Rob Reviews "The Bodyguard: The Musical"
If you are over the age of twenty-five, “The Bodyguard” has impacted you in some way, shape or form. The 1992 blockbuster, which made almost half a billion dollars worldwide, made Whitney Houston a bona fide movie star and further pushed Kevin Costner into the public consciousness. The soundtrack (also the biggest selling soundtrack of all time by over 20 million copies sold) produced five HUGE hits including Houston’s version of the Dolly Parton opus “I Will Always Love You,” which you could not throw a rock and not hit for about half a decade and has been sung in every karaoke bar EVER (I can attest to it). The story of Rachel Marron, a pop star trying to cross over into acting while a stalker draws closer to her and prompting her to have bodyguard Frank Farmer hired to keep her and her son, Fletcher, safe resonated with audiences everywhere and with the popularity of current musicals based on Hollywood properties like “Dirty Dancing,” it is now a traveling production, making its way to Dallas’ Music Hall at Fair Park through July 30th.
Stepping into the role of Rachel here is R&B artist Deborah Cox, and if all you know of her is her hit single “Nobody’s Supposed to Be Here,” you really should dig a bit deeper into her catalog to see her absolute precisioned vocal acrobatics. (Her cover of The S.O.S. Band’s “Just Be Good to Me” is worth the research ALONE.) By doing so, it is very easy to understand how she absolutely OWNS the role of Rachel Marron in this production. The brilliance to me in this performance is that she doesn’t try to emulate Whitney in any way, shape, or form and by owning the role for herself, the respect for the originator of the role shines through in a way that is incredibly respectful. Cox absolutely BRINGS IT here in a way that melted my brain, and I already had her held to an incredibly high standard when I walked in the door. Veteran actor Judson Mills works very well with her in the role of Frank Farmer, showing both Frank’s strengths and struggles as the story unfolds in a way that stands on its own and doesn’t try to do more than the give-and-take required for Cox’s Marron.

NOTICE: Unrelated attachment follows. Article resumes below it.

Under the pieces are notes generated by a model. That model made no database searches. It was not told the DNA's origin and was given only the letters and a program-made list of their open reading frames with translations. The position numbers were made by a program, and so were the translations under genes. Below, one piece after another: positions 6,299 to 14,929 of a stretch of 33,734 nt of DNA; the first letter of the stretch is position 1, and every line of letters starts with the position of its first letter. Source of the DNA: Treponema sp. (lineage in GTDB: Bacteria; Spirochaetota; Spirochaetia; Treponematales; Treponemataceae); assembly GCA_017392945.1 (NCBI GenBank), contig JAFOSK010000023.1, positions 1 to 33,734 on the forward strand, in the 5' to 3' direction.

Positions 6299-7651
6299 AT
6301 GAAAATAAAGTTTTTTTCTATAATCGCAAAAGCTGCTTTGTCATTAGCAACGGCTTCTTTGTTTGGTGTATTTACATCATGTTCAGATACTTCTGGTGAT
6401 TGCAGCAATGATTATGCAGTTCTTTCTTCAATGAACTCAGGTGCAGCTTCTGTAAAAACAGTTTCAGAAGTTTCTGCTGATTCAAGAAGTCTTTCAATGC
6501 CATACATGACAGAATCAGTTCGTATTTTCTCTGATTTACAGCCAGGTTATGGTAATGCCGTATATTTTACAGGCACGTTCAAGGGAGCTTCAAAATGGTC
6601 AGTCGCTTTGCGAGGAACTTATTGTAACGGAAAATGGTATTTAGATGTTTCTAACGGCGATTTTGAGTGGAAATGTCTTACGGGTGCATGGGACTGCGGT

(Side note: Speaking of walking the door, make sure you are ready when this production starts. That’s all I am saying.)
And the rest of this cast is stellar as well, with standout performances by Jasmin Richardson as Nicki (who also understudies for the role of Rachel), Rachel’s sister and manager, whose vocals are a perfect fit to blend with Cox’s shown in “Run to You,” carrying an emotional power that is arranged perfectly for both of them, as well as a very fun sequence at a karaoke bar where Megan Elyse Fulmer, Dequina Moore, and Naomi C. Walley do their best Rachel-type work.
Add all of this to stellar audio and visual work that frames each and every scene absolutely perfectly to keep the audience focused exactly where the production needs it, to the point of even a couple of catch-you-off-your-guard (no pun intended) moments and it is an absolute shame that “The Bodyguard: The Musical” has as of yet to have its moment on The Great White Way. This is not only a great adaptation of one of the most popular films of the last thirty years, but it is also a wonderful tribute to the career of Whitney Houston as it encompasses music from a number of different points in her career and takes the audience on a journey of emotions that range from excitement to pain to joy and even a few moments of “that song takes me to an exact point in my life”. Whether this is a girls’ night out, a date night, or just a group of people that love a good night at the theatre, take the time out to see “The Bodyguard: The Musical” either here in Dallas or whatever city is closest to you when it comes there!